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Law enforcement sources said police arrived at Cornelius’ home around 4 a.m. He apparently died of a self-inflicted gunshot wound, according to sources, who spoke on the condition of anonymity because the case was ongoing.
The sources said there was no sign of foul play, but the Los Angeles Police Department was investigating.
In a 2010 interview with The Times, he said he was excited about a movie project he was developing about “Soul Train.”
“We’ve been in discussions with several people about getting a movie off the ground. It wouldn’t be the ‘Soul Train’ dance show, it would be more of a biographical look at the project,” he said. “It’s going to be about some of the things that really happened on the show.”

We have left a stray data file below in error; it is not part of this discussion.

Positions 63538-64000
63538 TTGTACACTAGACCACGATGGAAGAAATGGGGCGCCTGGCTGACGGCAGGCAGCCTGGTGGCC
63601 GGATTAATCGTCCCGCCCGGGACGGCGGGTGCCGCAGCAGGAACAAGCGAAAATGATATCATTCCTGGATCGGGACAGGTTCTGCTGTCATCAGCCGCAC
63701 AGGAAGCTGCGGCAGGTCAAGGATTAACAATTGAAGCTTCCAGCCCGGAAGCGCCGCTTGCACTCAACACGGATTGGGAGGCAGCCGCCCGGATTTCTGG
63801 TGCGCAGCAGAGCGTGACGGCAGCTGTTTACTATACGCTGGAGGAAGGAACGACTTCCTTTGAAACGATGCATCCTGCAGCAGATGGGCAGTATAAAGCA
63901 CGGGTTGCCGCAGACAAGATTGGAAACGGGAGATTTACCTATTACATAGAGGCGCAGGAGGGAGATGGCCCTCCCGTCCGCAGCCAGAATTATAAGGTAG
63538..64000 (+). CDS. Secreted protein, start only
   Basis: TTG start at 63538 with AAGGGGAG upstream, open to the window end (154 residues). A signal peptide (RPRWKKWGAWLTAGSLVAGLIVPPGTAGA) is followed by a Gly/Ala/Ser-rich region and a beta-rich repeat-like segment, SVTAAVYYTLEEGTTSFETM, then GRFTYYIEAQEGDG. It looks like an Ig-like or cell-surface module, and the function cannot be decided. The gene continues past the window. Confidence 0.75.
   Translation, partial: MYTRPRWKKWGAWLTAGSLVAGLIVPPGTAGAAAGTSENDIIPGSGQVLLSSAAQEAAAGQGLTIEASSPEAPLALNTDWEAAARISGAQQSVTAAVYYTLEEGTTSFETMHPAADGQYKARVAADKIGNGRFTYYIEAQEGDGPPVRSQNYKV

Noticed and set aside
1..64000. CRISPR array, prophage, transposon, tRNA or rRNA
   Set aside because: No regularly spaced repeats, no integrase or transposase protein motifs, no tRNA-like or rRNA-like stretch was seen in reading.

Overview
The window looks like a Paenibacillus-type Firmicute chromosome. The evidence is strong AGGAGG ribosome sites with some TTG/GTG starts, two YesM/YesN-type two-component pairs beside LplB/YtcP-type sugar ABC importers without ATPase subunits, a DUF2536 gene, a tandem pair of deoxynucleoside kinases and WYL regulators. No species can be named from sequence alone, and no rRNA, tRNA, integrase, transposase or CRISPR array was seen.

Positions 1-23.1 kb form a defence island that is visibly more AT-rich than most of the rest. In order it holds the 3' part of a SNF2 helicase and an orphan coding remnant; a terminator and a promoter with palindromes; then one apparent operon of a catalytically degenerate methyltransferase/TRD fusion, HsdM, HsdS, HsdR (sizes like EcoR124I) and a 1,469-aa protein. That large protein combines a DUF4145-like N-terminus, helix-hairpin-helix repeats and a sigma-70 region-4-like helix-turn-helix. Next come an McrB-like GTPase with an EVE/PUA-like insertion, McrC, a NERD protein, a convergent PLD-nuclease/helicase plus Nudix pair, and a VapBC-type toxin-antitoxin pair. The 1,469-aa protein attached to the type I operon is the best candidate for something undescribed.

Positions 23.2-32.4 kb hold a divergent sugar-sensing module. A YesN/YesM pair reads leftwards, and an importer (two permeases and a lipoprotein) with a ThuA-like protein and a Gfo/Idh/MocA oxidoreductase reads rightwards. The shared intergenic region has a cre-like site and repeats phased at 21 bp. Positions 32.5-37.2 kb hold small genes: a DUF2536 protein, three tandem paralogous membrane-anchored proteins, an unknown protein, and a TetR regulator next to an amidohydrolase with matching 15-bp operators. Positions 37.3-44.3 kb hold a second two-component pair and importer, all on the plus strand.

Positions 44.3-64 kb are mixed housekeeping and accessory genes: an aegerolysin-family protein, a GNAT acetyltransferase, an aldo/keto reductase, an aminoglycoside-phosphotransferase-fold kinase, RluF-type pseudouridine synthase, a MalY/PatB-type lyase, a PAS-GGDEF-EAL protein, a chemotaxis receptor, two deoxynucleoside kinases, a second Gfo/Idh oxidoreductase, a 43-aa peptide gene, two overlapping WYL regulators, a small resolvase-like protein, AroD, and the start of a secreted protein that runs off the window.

According to a Times article, Cornelius’ “Soul Train” became the longest-running first-run nationally syndicated show in television history, bringing African American music and style to the world for 35 years.
Cornelius stopped hosting the show in 1993, and “Soul Train” ceased production in 2006.
[Updated at 7:31 a.m.: Cornelius was 75 and had recently been divorced.
The sources say he was discovered by a family member early Wednesday morning, suffering from a gunshot wound to the head. He was rushed to a hospital, where doctors pronounced him dead.]